The yellow first down yardage marker image has become an integral part of watching football on television, allowing viewers to visually connect with the all too important first down. Viewers have become so attached to the magical “unofficial” first down line that it seems odd watching reruns of NFL or college football games prior to the line’s introduction.
There is an idea to take this visual concept to the next level by displaying a first down line that can be seen not only on television, but live on the field during a game. Inventor Alan Amron has created a “Green Laser Line” that he is promoting as a replacement for the current first down chain gang.
The Green Laser Line would essentially function similarly to the current television yellow line with the laser system at the base of the current yardage marker. In theory the system would provide an accurate and quicker way to both assess and measure whether a team has achieved a first down (see demo video below).
Additionally, First Down Laser Systems, the company developing the system, believes that:
Our “Green Line” provides the players with a visible goal, preventing the fumbles and injuries that often occur when a player’s attention is turned toward the sidelined first down markers. When presented with a real goal, players are driven to play harder, giving their fans a more exciting performance.
I was initial skeptical about the functionality of this invention. True it would be an enhancement for fans watching in the stadium and would conceivably assist players’ attempts to position themselves for or achieve a first down (I’m unsure of the laser’s ability to prevent fumbles or injuries).
But the most important question is…would a visually active first down line assist with the officiating of a game?
I believe that it would.
Throughout a football game officials constantly make visual judgment calls about the placement of the ball in relationship to the first down yardage marker. When viewing games on television the computer generated yellow line makes it painfully obvious when officials do not accurately spot the ball at the conclusion of a play (something which often happens).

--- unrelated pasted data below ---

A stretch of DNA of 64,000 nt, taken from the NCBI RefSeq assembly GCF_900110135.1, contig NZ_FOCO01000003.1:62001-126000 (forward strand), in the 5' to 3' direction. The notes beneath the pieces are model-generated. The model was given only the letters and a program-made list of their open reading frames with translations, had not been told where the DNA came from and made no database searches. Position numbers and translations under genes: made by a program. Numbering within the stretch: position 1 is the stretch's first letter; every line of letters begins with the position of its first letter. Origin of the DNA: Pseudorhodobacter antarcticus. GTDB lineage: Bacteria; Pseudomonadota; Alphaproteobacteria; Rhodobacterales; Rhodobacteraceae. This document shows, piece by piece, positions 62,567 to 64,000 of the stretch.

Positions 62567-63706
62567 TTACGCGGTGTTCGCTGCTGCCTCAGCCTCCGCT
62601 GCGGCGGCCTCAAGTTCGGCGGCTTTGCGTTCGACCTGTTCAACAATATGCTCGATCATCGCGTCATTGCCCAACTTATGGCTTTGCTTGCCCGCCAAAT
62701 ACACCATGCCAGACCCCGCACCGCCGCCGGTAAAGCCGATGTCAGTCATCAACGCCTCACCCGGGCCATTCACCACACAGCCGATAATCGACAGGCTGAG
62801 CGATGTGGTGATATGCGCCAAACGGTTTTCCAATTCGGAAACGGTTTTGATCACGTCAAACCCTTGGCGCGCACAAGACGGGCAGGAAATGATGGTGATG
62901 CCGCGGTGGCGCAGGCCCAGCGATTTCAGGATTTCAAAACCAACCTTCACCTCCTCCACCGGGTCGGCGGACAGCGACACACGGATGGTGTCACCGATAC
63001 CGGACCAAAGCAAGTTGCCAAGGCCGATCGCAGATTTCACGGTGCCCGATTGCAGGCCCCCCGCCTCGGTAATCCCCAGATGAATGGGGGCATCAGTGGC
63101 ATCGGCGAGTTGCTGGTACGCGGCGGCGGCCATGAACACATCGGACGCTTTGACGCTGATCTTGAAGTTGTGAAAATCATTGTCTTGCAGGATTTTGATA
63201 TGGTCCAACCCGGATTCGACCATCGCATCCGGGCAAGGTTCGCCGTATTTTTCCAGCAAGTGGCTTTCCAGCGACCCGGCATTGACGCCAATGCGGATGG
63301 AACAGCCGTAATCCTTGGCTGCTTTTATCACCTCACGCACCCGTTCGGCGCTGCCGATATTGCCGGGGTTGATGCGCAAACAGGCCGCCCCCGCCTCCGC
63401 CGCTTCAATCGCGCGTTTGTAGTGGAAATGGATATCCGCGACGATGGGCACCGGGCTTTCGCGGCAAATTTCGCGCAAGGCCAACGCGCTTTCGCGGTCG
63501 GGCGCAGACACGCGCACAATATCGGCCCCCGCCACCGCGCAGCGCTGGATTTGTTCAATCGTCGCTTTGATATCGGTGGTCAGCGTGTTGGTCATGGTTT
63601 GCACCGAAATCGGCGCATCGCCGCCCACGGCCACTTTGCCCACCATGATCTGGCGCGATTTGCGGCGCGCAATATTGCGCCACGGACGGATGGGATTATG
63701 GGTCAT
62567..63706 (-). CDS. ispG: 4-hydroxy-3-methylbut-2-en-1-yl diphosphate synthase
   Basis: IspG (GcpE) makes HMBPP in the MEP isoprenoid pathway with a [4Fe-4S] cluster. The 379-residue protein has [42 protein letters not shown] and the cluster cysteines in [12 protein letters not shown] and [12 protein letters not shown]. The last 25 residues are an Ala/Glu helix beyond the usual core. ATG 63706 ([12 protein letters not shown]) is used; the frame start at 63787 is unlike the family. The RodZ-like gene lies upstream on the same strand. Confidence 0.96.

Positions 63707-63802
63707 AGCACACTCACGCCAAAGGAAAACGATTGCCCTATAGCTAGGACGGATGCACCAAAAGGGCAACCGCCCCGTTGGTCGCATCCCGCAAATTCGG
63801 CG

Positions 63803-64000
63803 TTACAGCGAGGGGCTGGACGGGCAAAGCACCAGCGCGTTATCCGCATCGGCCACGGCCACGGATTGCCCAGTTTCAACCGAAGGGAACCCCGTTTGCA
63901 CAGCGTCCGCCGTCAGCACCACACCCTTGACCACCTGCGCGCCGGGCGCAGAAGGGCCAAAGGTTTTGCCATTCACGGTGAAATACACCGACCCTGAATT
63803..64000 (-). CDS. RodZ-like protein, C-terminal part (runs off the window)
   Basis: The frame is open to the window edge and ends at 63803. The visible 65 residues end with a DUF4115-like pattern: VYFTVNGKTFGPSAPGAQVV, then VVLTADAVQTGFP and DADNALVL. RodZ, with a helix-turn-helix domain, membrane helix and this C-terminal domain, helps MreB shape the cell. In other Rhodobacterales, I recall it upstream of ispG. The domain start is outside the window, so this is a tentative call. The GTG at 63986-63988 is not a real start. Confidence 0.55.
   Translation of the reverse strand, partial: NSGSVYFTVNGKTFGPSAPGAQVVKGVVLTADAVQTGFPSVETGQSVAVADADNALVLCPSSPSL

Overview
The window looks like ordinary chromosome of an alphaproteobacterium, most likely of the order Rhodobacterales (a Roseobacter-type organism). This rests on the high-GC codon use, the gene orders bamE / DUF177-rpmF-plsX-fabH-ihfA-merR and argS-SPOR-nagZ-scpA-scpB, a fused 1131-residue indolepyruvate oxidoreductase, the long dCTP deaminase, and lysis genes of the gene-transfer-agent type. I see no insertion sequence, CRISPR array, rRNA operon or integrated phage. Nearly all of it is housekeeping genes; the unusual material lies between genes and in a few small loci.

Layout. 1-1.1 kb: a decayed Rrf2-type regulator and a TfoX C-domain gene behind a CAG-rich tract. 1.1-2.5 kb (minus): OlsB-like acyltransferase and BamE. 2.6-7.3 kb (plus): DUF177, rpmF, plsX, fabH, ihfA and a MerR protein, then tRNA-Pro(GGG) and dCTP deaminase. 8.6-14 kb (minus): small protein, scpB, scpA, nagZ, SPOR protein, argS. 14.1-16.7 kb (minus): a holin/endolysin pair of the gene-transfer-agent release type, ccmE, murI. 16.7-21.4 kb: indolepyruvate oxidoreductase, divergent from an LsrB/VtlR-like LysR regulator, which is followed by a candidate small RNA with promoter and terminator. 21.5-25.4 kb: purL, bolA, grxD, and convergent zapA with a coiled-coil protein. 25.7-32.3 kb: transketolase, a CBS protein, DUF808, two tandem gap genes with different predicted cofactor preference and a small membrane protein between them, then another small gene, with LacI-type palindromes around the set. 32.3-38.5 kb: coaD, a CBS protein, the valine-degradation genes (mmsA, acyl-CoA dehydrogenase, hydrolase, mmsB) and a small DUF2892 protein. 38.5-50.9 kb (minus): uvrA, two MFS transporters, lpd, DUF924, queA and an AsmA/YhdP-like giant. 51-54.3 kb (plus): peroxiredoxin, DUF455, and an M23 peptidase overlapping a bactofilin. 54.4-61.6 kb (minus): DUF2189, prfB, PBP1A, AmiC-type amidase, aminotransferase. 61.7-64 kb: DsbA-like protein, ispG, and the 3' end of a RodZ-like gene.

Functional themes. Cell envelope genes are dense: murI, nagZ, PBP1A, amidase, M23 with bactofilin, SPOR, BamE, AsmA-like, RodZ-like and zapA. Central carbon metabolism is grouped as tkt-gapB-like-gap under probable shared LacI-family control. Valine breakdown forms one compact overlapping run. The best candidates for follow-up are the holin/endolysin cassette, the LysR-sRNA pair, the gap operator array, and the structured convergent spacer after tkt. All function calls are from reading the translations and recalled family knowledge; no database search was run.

A lighted first down line may not be necessary when a play stops seven yards short of the first down marker. But in a game where winning and losing is often measured in inches, the Green Laser Line offers officials a better opportunity to make a more accurate placement of the ball in short yardage situations by providing the needed perspective to judge the ball’s distance from the first down marker.
The Green Laser Line can also prevent officials from making poor calls such as announcing a first down has been achieved when clearly a ball is short of the marker (last night’s Rams/Seahawk game had the latest example of this).
However, there are two clear drawbacks to using the Green Laser Line system. As Darren Rovell explained in his article, each system would cost an estimated $100,000 and the NFL is concerned about what injuries might happen if a player looks directly into the laser’s beam.
Player safety should come first, but if this new first down system is proven not to be an endangerment to players and functional for use during games, the NFL should move quickly to integrate the Green Laser Line into games.
Not only could the laser improve the accuracy of ball placement, the system could enhance player performance and the excitement of a game for football fans in the stadium and at home.
Below is a video demonstation of the Green Laser Line with former NFL head coach Jim Fassel